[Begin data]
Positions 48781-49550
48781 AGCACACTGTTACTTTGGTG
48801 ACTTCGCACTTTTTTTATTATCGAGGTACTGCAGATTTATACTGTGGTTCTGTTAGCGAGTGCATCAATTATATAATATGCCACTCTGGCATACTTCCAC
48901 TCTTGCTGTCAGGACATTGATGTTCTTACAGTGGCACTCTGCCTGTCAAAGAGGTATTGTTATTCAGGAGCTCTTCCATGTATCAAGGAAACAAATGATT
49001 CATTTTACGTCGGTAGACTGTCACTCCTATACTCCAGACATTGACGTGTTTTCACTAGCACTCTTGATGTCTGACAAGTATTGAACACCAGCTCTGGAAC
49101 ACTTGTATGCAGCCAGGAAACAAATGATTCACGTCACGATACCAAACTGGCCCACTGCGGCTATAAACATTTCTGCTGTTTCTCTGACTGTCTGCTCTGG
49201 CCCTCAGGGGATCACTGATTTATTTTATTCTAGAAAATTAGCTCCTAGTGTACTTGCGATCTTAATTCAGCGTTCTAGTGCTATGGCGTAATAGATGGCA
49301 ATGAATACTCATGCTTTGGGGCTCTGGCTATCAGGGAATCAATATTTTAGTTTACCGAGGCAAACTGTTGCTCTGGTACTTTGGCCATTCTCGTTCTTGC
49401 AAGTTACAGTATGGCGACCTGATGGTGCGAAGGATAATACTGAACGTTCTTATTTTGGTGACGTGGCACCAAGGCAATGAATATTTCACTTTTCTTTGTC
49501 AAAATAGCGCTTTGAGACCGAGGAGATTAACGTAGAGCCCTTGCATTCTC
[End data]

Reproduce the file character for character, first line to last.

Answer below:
Positions 48781-49550
48781 AGCACACTGTTACTTTGGTG
48801 ACTTCGCACTTTTTTTATTATCGAGGTACTGCAGATTTATACTGTGGTTCTGTTAGCGAGTGCATCAATTATATAATATGCCACTCTGGCATACTTCCAC
48901 TCTTGCTGTCAGGACATTGATGTTCTTACAGTGGCACTCTGCCTGTCAAAGAGGTATTGTTATTCAGGAGCTCTTCCATGTATCAAGGAAACAAATGATT
49001 CATTTTACGTCGGTAGACTGTCACTCCTATACTCCAGACATTGACGTGTTTTCACTAGCACTCTTGATGTCTGACAAGTATTGAACACCAGCTCTGGAAC
49101 ACTTGTATGCAGCCAGGAAACAAATGATTCACGTCACGATACCAAACTGGCCCACTGCGGCTATAAACATTTCTGCTGTTTCTCTGACTGTCTGCTCTGG
49201 CCCTCAGGGGATCACTGATTTATTTTATTCTAGAAAATTAGCTCCTAGTGTACTTGCGATCTTAATTCAGCGTTCTAGTGCTATGGCGTAATAGATGGCA
49301 ATGAATACTCATGCTTTGGGGCTCTGGCTATCAGGGAATCAATATTTTAGTTTACCGAGGCAAACTGTTGCTCTGGTACTTTGGCCATTCTCGTTCTTGC
49401 AAGTTACAGTATGGCGACCTGATGGTGCGAAGGATAATACTGAACGTTCTTATTTTGGTGACGTGGCACCAAGGCAATGAATATTTCACTTTTCTTTGTC
49501 AAAATAGCGCTTTGAGACCGAGGAGATTAACGTAGAGCCCTTGCATTCTC